// animations patterns and have them automatically rotate.
//
// -Mark Kriegsman, December 2014

#if defined(FASTLED_VERSION) && (FASTLED_VERSION < 3001000)
#warning "Requires FastLED 3.1 or later; check github for latest code."
#endif

#define DATA_PIN    11
#define CLK_PIN     13
#define LED_TYPE    APA102
#define COLOR_ORDER BGR
#define NUM_LEDS    60
CRGB leds[NUM_LEDS];

#define BRIGHTNESS          96
#define FRAMES_PER_SECOND  120

void setup() {
  delay(3000); // 3 second delay for recovery

  // tell FastLED about the LED strip configuration
  //FastLED.addLeds<LED_TYPE,DATA_PIN,COLOR_ORDER>(leds, NUM_LEDS).setCorrection(TypicalLEDStrip);
  FastLED.addLeds<LED_TYPE,DATA_PIN,CLK_PIN,COLOR_ORDER>(leds, NUM_LEDS).setCorrection(TypicalLEDStrip);

  // set master brightness control
  FastLED.setBrightness(BRIGHTNESS);
}


// List of patterns to cycle through.  Each is defined as a separate function below.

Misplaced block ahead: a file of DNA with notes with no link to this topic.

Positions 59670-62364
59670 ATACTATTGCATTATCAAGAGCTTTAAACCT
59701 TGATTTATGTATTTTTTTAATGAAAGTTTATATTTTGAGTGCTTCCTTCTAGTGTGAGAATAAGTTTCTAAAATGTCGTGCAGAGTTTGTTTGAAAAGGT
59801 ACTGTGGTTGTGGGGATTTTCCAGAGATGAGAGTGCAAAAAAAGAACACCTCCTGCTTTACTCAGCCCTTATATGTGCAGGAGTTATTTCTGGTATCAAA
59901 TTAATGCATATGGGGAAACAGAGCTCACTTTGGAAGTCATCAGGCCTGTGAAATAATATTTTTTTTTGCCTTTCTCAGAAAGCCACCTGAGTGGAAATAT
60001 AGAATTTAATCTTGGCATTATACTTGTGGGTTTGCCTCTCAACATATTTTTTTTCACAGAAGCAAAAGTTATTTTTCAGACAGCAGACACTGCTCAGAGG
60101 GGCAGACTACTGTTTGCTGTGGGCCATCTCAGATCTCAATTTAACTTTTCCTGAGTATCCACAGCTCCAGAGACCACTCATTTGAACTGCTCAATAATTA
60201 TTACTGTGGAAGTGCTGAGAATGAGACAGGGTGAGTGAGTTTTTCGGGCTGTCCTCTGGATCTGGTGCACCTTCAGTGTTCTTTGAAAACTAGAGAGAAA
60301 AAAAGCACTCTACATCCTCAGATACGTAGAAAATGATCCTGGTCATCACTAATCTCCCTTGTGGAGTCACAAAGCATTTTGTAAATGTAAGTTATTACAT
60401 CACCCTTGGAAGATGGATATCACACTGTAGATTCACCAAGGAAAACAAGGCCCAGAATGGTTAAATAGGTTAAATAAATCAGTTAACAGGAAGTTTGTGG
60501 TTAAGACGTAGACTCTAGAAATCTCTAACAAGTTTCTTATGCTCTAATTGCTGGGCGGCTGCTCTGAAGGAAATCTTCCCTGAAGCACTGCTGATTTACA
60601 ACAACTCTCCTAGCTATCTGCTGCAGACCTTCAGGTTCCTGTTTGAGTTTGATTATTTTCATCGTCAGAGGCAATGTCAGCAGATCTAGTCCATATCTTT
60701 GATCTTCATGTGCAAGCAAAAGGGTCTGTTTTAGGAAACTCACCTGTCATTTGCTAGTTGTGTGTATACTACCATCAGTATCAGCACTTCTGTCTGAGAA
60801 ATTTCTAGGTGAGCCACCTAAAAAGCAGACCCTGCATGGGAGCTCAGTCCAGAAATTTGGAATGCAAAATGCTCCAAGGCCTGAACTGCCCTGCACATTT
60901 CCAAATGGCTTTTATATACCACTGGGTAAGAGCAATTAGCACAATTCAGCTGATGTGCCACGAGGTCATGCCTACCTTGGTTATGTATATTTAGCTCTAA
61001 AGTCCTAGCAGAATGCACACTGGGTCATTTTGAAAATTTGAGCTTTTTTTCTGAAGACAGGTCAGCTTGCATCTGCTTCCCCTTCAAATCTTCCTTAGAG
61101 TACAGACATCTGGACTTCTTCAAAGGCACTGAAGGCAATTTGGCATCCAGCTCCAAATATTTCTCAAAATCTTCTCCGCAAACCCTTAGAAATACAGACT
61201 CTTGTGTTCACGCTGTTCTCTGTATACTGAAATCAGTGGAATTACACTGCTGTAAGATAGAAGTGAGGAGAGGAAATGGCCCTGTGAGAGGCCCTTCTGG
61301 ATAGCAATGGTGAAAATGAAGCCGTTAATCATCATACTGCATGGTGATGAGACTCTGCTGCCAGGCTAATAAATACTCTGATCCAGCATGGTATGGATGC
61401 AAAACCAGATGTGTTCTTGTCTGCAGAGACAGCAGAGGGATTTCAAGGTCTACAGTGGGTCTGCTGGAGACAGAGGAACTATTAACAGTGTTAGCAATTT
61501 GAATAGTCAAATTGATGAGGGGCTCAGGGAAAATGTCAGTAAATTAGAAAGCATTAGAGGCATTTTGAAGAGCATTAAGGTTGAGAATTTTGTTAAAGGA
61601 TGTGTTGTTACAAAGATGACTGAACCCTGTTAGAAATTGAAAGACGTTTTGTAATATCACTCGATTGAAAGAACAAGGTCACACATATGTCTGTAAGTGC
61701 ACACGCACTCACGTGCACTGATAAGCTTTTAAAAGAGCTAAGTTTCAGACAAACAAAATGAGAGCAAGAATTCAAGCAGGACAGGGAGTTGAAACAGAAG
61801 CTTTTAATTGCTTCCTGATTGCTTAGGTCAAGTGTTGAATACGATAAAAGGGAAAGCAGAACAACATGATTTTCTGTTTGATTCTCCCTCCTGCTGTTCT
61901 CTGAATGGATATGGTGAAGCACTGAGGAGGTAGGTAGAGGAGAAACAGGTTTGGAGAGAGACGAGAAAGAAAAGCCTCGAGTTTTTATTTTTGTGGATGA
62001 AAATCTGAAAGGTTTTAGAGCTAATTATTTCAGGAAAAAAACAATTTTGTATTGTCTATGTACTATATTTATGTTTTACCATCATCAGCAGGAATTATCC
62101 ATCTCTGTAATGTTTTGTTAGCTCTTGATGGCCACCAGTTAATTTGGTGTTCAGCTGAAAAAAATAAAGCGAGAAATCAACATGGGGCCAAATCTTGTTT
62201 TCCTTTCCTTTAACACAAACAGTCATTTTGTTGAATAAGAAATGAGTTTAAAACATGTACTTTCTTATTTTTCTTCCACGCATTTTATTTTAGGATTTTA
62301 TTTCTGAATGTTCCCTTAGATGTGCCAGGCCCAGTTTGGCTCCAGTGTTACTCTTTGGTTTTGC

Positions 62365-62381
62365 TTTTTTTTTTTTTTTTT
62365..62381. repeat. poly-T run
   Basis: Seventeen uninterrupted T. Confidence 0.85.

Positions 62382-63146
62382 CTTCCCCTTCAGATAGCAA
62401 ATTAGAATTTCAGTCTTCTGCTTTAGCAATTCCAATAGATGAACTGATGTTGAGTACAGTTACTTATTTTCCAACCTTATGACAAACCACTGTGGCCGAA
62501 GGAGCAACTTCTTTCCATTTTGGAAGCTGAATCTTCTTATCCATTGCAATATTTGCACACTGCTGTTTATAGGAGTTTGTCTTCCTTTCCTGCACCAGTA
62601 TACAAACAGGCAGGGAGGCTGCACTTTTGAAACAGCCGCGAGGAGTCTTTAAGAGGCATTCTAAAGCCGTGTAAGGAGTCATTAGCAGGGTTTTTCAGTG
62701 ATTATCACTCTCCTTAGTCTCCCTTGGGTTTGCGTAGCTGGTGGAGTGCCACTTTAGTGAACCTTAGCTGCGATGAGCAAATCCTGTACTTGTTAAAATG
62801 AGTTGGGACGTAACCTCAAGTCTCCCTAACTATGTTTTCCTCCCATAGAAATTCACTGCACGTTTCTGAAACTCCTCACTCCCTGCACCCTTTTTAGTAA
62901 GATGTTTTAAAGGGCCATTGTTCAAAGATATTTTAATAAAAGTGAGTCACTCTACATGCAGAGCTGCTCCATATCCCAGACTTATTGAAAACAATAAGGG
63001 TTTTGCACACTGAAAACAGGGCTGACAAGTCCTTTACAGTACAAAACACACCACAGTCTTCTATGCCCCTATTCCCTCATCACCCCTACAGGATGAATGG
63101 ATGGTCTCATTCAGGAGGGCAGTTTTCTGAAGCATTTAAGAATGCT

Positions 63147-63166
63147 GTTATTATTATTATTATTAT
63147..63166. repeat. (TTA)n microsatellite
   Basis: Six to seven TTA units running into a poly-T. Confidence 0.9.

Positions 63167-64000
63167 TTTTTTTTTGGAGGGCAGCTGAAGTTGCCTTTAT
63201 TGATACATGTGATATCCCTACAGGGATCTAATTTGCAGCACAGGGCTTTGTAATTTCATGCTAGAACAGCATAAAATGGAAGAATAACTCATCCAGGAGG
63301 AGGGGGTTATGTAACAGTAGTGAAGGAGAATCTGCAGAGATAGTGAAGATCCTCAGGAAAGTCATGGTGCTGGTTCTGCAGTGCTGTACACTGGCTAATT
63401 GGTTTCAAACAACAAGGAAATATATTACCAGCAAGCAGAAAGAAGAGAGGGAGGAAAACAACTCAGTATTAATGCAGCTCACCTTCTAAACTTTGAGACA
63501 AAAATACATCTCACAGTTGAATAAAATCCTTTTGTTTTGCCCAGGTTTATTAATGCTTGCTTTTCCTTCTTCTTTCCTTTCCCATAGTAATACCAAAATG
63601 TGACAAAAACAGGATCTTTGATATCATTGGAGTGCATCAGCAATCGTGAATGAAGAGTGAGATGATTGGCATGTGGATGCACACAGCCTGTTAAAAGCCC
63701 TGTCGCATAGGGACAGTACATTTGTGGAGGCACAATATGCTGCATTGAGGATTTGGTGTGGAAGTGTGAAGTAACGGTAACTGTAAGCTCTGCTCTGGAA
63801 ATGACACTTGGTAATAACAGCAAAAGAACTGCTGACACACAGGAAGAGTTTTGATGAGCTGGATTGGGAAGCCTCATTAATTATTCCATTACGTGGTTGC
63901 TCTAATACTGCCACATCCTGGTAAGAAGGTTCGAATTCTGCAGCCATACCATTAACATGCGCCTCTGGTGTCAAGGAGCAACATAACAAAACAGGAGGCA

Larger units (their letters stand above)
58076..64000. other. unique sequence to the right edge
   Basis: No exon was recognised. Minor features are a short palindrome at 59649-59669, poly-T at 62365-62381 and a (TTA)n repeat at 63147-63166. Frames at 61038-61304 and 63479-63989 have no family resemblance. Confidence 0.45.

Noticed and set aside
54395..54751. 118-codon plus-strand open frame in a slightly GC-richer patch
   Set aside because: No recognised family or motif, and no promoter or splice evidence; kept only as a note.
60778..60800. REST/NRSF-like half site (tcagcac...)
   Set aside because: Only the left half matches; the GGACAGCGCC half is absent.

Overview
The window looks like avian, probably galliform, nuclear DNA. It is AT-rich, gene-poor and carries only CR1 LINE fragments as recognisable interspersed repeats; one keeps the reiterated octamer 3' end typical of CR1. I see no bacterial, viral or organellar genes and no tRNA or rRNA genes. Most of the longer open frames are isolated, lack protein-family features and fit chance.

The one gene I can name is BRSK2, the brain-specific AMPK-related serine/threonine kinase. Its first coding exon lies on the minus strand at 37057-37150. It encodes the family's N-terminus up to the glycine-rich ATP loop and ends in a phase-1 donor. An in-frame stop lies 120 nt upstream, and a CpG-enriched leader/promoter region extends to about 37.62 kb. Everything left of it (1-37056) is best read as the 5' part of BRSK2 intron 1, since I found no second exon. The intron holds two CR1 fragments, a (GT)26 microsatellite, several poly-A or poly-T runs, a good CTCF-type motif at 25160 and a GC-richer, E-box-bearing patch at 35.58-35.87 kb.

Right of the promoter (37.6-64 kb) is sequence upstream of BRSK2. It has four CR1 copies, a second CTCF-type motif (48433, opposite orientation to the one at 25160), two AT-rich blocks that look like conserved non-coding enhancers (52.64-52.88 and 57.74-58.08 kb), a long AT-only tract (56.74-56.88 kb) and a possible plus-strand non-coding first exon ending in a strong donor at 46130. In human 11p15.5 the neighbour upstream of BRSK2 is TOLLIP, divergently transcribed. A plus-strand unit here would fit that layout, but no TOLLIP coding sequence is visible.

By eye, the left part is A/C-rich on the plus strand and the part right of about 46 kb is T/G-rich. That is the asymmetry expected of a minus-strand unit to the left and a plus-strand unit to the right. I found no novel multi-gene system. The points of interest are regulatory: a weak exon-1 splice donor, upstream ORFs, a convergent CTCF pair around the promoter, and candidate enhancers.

typedef void (*SimplePatternList[])();
SimplePatternList gPatterns = { rainbow, rainbowWithGlitter, confetti, sinelon, juggle, bpm };

uint8_t gCurrentPatternNumber = 0; // Index number of which pattern is current
uint8_t gHue = 0; // rotating "base color" used by many of the patterns

void loop()
{
  // Call the current pattern function once, updating the 'leds' array
  gPatterns[gCurrentPatternNumber]();

  // send the 'leds' array out to the actual LED strip
  FastLED.show();  
  // insert a delay to keep the framerate modest
  FastLED.delay(1000/FRAMES_PER_SECOND); 

  // do some periodic updates
  EVERY_N_MILLISECONDS( 20 ) { gHue++; } // slowly cycle the "base color" through the rainbow
  EVERY_N_SECONDS( 10 ) { nextPattern(); } // change patterns periodically
}

#define ARRAY_SIZE(A) (sizeof(A) / sizeof((A)[0]))

void nextPattern()
{
  // add one to the current pattern number, and wrap around at the end
  gCurrentPatternNumber = (gCurrentPatternNumber + 1) % ARRAY_SIZE( gPatterns);
}

void rainbow() 
{
  // FastLED's built-in rainbow generator
  fill_rainbow( leds, NUM_LEDS, gHue, 7);
}

void rainbowWithGlitter() 
{